- I Resemble That Remark!:David Schmoll: How are we going to recognize Uncle Jacob? The only one who know him is granny, and she can't see a thing...
Granny Schmoll: What do you mean, I can't hear a thing?
- Jewish Mother:
- Rabbi Jacob's wife is this for her husband.
- Esther Schmoll
- Just Following Orders: Farès.
- Love at First Sight: Antoinette and Slimane.
- Mistaken for an Imposter: Poor Rabbi Jacob gets his beard pulled twice.
- Mugged for Disguise: Two rabbis at the airport, by Slimane and Pivert.
- Nerd: Alexandre
- Nice Hats
- Traditional Hassidic hats.
- The shtreimel offered to Pivert.
- Nice Jewish Boy:
- Each one of the Jews in this movie, including Salomon, even though he's quite bitter towards his boss.
- Special mention goes to the guys who accompany Rabbi Jacob to the airport. Their cab ends up stuck in a traffic jam and time is running out, so what do they do? Lift the cab and carry it to the free part of the road.Rabbi Jacob: You see my boy? Always believe in miracles.
- Pie in the Face: Commissioner Andréani receives the cheesecake that was intended for David's Bar Mitzvah in the face, courtesy of Rabbi Samuel.
- Pimped-Out Dress: Pivert's wife.
- Politically Incorrect Hero: Pivert, although he's not exactly a hero at first.
- Pornstache: Slimane. It was a trademark of Claude Giraud, the actor who played him.
- Qurac: Slimane's fictional Arab country.
- Ripped from the Headlines: Slimane's kidnapping was based on the disappearance of Mehdi Ben Barka in 1965.
- Secondary Character Title
- Shown Their Work: The movie was co-written by a rabbi, Josy Eisenberg.
- Slippery Skid: Victor Pivert is chased by Fares and his lieutenant inside the bubblegum factory. When cornered, he opens up a huge holder of bubblegum beads, sending them rolling under his pursuers' feet. After doomed efforts at staying upright, they finally fall and skid down some stairs, and then down a chute to end up into a vat of green liquid gum.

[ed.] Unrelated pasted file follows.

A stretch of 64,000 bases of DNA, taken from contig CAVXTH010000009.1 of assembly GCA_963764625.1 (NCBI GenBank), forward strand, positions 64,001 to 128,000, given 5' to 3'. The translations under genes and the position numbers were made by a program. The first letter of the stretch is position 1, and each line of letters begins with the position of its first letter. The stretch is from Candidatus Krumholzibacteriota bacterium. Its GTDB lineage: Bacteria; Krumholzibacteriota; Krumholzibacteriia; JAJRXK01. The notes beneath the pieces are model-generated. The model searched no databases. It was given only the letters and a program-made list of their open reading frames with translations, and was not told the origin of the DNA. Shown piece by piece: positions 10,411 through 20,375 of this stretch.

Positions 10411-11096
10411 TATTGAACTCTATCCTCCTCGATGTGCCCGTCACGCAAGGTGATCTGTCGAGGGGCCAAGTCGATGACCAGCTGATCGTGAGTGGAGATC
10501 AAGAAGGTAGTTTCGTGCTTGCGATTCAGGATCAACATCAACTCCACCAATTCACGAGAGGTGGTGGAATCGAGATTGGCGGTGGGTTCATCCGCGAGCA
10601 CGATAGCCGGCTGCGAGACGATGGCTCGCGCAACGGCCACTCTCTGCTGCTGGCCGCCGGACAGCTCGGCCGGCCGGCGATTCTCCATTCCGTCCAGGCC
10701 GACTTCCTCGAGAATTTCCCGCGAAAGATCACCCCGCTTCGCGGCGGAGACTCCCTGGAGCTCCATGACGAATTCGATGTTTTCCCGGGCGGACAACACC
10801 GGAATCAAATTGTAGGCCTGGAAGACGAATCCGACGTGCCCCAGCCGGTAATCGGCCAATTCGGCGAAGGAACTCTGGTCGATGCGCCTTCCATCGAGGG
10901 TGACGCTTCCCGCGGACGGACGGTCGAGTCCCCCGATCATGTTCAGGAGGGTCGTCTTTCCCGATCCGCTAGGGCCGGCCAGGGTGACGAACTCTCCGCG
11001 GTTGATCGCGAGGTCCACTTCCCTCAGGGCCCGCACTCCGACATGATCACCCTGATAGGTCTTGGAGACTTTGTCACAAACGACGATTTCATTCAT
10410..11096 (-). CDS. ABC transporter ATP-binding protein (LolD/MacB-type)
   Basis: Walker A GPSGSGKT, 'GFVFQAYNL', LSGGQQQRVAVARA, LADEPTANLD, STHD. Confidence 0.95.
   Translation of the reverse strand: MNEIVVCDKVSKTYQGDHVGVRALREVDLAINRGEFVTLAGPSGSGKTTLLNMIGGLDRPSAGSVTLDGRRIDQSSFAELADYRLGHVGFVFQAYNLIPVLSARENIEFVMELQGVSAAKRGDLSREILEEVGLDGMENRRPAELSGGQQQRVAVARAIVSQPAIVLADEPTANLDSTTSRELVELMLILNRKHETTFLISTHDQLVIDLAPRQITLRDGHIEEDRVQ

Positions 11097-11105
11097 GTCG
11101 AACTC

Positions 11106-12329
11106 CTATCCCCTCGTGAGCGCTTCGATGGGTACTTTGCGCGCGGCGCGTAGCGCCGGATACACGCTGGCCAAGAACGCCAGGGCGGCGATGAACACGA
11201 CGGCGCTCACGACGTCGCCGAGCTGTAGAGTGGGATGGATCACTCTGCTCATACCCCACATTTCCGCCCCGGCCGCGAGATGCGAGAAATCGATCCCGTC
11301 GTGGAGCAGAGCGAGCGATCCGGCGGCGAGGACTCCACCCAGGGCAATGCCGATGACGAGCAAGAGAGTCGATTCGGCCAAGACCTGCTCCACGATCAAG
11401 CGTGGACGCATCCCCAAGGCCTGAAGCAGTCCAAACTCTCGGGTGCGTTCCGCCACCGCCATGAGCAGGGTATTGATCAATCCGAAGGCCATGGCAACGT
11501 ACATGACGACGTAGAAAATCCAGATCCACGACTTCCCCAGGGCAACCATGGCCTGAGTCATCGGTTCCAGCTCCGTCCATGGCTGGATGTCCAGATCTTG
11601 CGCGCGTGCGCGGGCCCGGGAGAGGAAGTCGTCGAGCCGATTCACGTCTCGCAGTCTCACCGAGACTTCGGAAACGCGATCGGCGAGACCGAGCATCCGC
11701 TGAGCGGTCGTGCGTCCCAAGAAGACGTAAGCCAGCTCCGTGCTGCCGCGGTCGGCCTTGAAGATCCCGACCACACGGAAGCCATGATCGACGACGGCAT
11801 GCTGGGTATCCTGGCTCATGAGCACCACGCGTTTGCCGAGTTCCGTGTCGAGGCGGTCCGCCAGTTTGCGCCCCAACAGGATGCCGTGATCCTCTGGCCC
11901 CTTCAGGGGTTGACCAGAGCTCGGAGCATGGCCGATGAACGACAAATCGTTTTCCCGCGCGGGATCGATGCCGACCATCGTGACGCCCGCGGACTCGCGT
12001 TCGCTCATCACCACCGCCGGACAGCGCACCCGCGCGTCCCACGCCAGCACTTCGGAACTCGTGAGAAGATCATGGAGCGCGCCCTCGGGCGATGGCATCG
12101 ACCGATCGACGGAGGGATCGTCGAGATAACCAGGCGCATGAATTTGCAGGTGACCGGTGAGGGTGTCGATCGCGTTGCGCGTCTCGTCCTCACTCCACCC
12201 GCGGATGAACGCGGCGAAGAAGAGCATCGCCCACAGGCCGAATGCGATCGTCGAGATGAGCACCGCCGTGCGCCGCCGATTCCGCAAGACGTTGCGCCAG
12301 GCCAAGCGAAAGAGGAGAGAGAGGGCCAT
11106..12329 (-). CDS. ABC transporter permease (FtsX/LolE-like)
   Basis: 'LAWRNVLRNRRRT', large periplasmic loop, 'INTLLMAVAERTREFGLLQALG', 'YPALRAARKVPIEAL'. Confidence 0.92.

- Sinister Shades: Farès
- Standard Snippet: What the music for the Hassidic dance has become. It wasn't an authentic one but specially made for the movie, though still inspired by traditional Hassidic music. Still, it has been readily adopted by the French Jew community, and you can often hear it at Bar Mitzvah or Jewish weddings.
- Sticky Situation: After falling into a vat of liquid bubblegum, Pivert has some trouble with stuff sticking to him, including the buttons of a phone or the chair he sits into.
- Stupid Statement Dance Mix: Inverted.
- Straight Man: Slimane to Pivert. Claude Giraud plays him completely straight, as if in a serious action movie, perfectly balancing De Funès' comedy.
- Unsympathetic Comedy Protagonist: Pivert starts out as this, being a racist Jerkass with Hair-Trigger Temper. He gets better over the course of the movie.
- With Due Respect: The argument between Salomon and Pivert.
- Yiddish as a Second Language